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Cerebral Palsy clinical trials at University of California Health

4 in progress, 3 open to eligible people

Showing trials for
  • Cerebellar Deep Brain Stimulation for Movement Disorders in Cerebral Palsy in Children and Young Adults

    open to eligible people ages 7-25

    The purpose of this study is to test the safety of placing Deep Brain Stimulators (DBS) in a part of the brain called the cerebellum and using electrical stimulation of that part of the brain to treat movement symptoms related to cerebral palsy. Ten children and young adults with dyskinetic cerebral palsy will be implanted with a Medtronic Percept Primary Cell Neurostimulator. We will pilot videotaped automated movement recognition techniques and formal gait analysis, as well as collect and characterize each subject's physiological and neuroimaging markers that may predict hyperkinetic pathological states and their response to therapeutic DBS.

    at UCSF

  • Pain Injection Versus Epidural Anesthesia for Hip Surgery in Pediatric Patients With Cerebral Palsy

    open to eligible people ages up to 18 years

    Pain management in pediatric patients presents a difficult challenge. Unlike adults, pediatric patients often cannot communicate their pain management needs clearly. This is especially true in patients with cerebral palsy (CP), who often have concomitant developmental delay, intellectual disability and verbal limitations. Current literature indicates pain as a common experience for children with CP but has been understudied in this population. Moreover, inadequate post-operative pain control can result in negative physiologic and psychological complications and lead to poor surgical outcomes. Currently, perioperative pain management following orthopaedic procedures in pediatric patients follows traditional protocols that rely on the administration of opioid medications despite their known adverse side effects including nausea, vomiting, itching, constipation, urinary retention, confusion, and respiratory depression. Epidural anesthesia is a key modality in traditional pain management for pediatric patients with CP given its proven efficacy in decreasing pain and managing spasticity. Yet, administering epidural anesthesia in this patient population poses several risks including damage to preexisting intrathecal baclofen pumps, iatrogenic infection, and technically demanding insertion given high rates of concomitant neuromuscular scoliosis. Alternatively, multimodal analgesic injections theoretically offer an efficacious adjunct to traditional pain management protocols with a lower risk profile. Preliminary data from our study group's pilot randomized control trial comparing the safety and efficacy of a multimodal surgical site injection to placebo showed decreased pain scores and narcotic consumption postoperatively in this patient population. Based on these promising results, the objective of this randomized control trial is to evaluate the efficacy of a multimodal surgical site injection compared to epidural anesthesia for postoperative pain control following operative management of hip dysplasia in pediatric patients with CP.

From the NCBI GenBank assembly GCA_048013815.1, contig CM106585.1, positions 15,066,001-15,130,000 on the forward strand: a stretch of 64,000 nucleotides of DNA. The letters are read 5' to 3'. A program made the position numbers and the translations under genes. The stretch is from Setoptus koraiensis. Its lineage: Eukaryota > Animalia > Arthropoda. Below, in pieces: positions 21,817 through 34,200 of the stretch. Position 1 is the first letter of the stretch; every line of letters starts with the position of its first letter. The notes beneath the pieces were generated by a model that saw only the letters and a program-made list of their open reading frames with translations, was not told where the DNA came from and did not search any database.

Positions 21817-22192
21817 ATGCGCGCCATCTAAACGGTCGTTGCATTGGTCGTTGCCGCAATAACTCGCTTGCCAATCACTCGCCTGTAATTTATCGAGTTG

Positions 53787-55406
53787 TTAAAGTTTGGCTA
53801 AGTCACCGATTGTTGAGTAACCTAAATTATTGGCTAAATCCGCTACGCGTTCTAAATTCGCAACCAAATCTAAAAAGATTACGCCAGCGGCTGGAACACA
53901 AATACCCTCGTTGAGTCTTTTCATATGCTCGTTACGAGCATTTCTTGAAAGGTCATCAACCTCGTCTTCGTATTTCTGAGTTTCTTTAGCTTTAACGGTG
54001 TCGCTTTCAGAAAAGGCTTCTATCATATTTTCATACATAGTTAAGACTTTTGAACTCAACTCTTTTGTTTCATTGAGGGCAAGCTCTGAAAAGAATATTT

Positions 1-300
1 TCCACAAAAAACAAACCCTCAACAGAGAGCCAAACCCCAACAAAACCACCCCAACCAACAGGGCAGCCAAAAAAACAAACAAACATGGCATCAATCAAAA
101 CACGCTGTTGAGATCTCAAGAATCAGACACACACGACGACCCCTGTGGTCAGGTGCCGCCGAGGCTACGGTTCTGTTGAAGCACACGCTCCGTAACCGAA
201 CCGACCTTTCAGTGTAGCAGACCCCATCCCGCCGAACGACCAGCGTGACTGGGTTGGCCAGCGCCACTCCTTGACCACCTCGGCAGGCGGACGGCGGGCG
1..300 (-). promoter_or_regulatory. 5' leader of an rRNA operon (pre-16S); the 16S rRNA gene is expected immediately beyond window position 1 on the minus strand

at UCLA

  • Neonatal Seizure Registry - Developmental Functional EValuation

    open to eligible people ages 2-8

    The NSR-DEV study is a longitudinal cohort study of around 280 Neonatal Seizure Registry participants that aims to evaluate childhood outcomes after acute symptomatic neonatal seizures, as well as examine risk factors for developmental disabilities and whether these are modified by parent well-being.

    at UCSF

  • Pediatric Neural Sleeve Validation

    Sorry, not yet accepting patients

    In individuals with cerebral palsy (CP), signals from the brain to the muscles that are required for coordinated walking are either poorly controlled or absent. This results in abnormal walking (or gait) patterns and difficulty with independent movement. The purposes of this study is to test a device - a wearable leg sleeve - that can measure the abnormal signals sent from the brain to the muscles and the resulting movements and then send signals to the muscles to help make walking easier and smoother. 20 participants with, and 10 participants without, CP are being asked to come to test the device at the Kameron Gait and Motion Analysis Center. This requires one visit, which will last approximately 2-4 hours. During this visit, participants will undergo a physical exam and will be fit for the device on their leg. The participant will be asked to move their legs while the device is on to calibrate the device, and then the participants will walk while the device is interpreting their movement patterns. Participants with cerebral palsy will additionally walk with the device on their leg in a "corrective mode," where the device will provide stimulation to certain muscles in their leg in order to improve the patient's walking pattern. Last, participants will complete an instrumented gait analysis. Gait analysis involves recording movement patterns during walking using small reflective markers and sensor taped to the participant's legs and trunk. A series of cameras and computers are used to record the leg position and the walking speed. This data will be compared to the data provided from the device.

    at UCLA

Our lead scientists for Cerebral Palsy research studies include .

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